Secrets Of Applying For A Virtual Assistant Job

One of the fastest growing career fields in the past 3 years is virtual assisting. Gone are the days when your assistant would be in an office next to yours, or cramped in a corner of the office you’re forced to share. With this growth, we’ve seen tremendous growth in the demand for these jobs, especially since it allows for the freedom of being anywhere globally and still being able to do what’s expected by your employer. I hired my first virtual assistant about 5 years ago and not only have I saved considerable money from not having the overhead costs associated with having an office for her, but I simply could not function without here today.

With the high demand for these positions, it seems the scammers are up to their old tricks and are feverishly targeting these job seekers. With that in mind, you need to plan your strategy very thoughtfully when conducting a job search for a virtual assistant position.

Here are a few things to consider so you don’t fall prey to scams and to stand out to the prospective legitimate employers:


* If you come across a position you feel you qualify for and would like to apply to, do some research on that company. Type in their name into google or check out the BBB to see if anything negative was ever posted about them. The way information spreads online, you’re sure to find something if there’s some negativity.

* If the job sounds too good to be true, go with your instinct and stay far away. Scammers usually hype up their job posting making it sound very simple, with tons of rewards and financial gain.

* If you’re asked to submit any fees or if the job involves you processing orders or acting as a bank agent for said company… really do your research. We’ve seen many people scammed this way and even get into legal difficulties as well. Remember, no employer will ask you to pay them to apply for their vacant job.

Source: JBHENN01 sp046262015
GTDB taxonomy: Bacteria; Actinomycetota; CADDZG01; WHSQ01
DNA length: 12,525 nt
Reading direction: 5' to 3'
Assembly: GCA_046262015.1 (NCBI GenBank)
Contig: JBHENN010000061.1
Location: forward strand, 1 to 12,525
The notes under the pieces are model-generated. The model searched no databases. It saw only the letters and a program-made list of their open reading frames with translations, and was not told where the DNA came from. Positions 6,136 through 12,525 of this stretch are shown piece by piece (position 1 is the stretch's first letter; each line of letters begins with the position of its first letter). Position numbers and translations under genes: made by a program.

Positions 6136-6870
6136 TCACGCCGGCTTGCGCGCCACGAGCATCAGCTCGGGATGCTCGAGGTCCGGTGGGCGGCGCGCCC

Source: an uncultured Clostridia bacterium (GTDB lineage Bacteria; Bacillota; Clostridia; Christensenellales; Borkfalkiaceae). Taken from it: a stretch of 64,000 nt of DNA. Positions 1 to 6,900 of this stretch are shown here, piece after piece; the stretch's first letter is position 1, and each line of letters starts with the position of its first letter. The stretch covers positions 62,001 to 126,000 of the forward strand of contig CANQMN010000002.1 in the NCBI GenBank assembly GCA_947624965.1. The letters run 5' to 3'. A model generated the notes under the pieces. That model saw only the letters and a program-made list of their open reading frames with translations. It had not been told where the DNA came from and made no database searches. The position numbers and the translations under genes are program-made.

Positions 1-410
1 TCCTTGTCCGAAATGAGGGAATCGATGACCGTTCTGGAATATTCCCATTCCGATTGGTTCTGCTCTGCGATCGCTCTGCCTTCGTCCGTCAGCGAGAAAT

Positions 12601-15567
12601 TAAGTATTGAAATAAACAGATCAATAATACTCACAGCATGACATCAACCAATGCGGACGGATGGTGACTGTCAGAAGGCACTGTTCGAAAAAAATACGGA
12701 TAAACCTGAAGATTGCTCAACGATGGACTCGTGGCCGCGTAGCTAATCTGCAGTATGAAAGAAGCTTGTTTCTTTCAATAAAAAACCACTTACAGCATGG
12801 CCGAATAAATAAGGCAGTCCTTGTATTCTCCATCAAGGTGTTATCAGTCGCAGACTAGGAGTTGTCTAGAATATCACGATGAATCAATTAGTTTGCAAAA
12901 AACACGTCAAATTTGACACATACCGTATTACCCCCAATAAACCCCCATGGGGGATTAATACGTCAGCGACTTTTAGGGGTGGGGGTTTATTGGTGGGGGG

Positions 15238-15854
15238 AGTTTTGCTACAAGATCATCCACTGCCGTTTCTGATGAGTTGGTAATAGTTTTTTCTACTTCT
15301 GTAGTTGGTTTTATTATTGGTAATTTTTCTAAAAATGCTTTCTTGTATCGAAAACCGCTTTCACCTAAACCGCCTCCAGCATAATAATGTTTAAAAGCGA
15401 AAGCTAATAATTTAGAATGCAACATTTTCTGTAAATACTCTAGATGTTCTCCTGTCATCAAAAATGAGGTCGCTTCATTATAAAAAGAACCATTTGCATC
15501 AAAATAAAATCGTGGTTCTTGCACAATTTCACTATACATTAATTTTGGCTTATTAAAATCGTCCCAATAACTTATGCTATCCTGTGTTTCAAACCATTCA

* When you apply, pay attention to if it’s a company email address or one of those free accounts, how soon after you receive a response and what’s in the response. If they ask for personal information like your credit card number, social security number, banking info, etc… treat that as a red flag and be warned that this is a scam.

* Highlight your best skills. This would show that you have a specialty, and would be much better than over-selling yourself as a person who can do everything. Read the job ad a few times to determine what the employer is looking for. Then focus on those areas in your application. Employers don’t have time to dig through to find what they’re looking for, so make it easy for them to find.

* When using job boards you should only sign up with one account to access data base of vacant job posting. Doing any differently could get you banned and prevent you from doing future job searches to find the latest available jobs. Familiar yourself with the rules and try to  follow them.

* As you post a job seeking profile make sure you check it over very carefully. Your spelling and grammar on your resume should be impeccable. You should also be very organized and be creative yet professional when describing your skills and qualifications.

* Always follow the instructions of the potential employer that’s stated in the job description. If they ask that you put certain text in the subject of the application email, do so. They could be testing to see how well you can follow instructions. It will save you from being removed from contention for the job.

With more employers seeing the true cost saving benefits of hiring virtual assistants, we’re positive that there will be more vacant positions being posted and a greater demand for those jobs. i hope the tips provided above will help you in your job search.

About Chris
With over 11 years experience helping 1000's of job seekers secure jobs they're now gainfully employed at, Chris is known throughout the industry as a career coach who genuinely cares about helping the unemployed. As leader of a team of international telecommuters he manages a network of websites within the career coaching industry, which gets over 100,000 monthly visitors and he's in direct contact though his career coaching newsletter, with over 30,000 job seekers.

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